Tuesday, May 04, 2010

Every cloud has a silver lining.

Each Finnish taxpayer is lending 300e for the Greek government without guarantees. Others are better informed to write about the loan itself, so I offer a few positive notes about the debate.

Greek voters have double handicap on future time orientation. Firstly, they are a Southern country. Therefore memories of long, harsh winters and the need to prepare for them are not circulating in their bloodstream. Secondly, their average score on a specific list is the lowest of all Euro countries.

Usually such nations get preferential treatment in public debt debate (example). Scrupulous Western imperialists and capitalists get the blame. With Greece, the blame for nonpayment is finally placed where it should be - on the borrower who refuses to pay. Finally the common taxpayer walks on the loaner's shoes.

The Greek have darker skin color than Finns. Despite this, the racism card has not been played. Finally skin color does not give people freedom from the consequences of their actions.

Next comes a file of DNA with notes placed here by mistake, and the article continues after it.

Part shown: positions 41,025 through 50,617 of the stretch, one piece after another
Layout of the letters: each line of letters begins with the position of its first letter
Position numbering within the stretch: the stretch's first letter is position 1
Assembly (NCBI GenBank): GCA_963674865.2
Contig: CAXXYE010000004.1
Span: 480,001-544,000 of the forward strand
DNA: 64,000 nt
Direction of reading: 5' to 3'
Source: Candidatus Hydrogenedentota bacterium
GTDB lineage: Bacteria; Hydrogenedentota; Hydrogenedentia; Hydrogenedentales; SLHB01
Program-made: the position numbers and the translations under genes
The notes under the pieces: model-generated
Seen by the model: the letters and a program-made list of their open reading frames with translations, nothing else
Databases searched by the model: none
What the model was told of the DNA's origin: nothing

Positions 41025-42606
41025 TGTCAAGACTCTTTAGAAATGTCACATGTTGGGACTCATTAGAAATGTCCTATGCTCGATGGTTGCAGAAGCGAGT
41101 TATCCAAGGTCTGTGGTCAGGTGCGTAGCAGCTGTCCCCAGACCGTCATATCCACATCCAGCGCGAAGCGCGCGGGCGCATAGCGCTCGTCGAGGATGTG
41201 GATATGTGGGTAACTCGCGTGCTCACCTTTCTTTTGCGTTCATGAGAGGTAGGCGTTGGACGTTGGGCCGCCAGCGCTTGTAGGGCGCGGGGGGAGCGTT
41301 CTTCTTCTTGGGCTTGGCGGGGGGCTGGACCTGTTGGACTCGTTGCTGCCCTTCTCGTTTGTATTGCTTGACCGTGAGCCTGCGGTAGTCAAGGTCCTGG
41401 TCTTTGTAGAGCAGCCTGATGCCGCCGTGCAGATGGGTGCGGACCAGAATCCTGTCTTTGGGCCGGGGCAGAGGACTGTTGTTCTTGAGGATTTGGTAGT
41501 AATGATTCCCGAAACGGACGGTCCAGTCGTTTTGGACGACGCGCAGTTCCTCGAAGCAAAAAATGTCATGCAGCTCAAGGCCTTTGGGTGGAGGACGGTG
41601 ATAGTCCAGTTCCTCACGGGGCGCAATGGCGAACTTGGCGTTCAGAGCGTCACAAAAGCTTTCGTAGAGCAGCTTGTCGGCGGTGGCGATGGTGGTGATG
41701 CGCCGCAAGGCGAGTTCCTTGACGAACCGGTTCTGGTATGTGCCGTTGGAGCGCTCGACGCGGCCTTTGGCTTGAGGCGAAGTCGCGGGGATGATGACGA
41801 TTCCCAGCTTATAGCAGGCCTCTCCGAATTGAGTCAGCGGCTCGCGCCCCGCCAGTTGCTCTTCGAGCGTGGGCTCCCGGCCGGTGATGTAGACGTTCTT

Many people say that Greece should not have joined Euro in the first place and the banks should not have given them loans, and these financing options prolonged the crisis and made it worse. When we talk about Finns, it is acceptable to say that instant loans and credit cards cause trouble for some, although for the majority they provide a valuable service. Finally we can say that some countries are too immature to handle loans like grown-up Western democracies.

Media is full of reports about demonstrations and strikes where the Greek people oppose the cuts on their benefits and tax evasion options. These get nothing but condescension and laughter. Usually there is a double standard where the feeblest complaints from victim groups are valid and should be accommodated. Finally the double standard is breaking down.

Despite the cost to the man on the street, we are not seeing attacks or hate speech against the Greek people. Finally the public debate contains a recognition that despise towards some group's lower performance does not mean hate, violence nor discrimination.

In short, when Finns deal with their own money their public debate is much sharper. Let's hope that these same honest attitudes spread to rhetoric about developing countries, ending the monopoly of the compassion industry.

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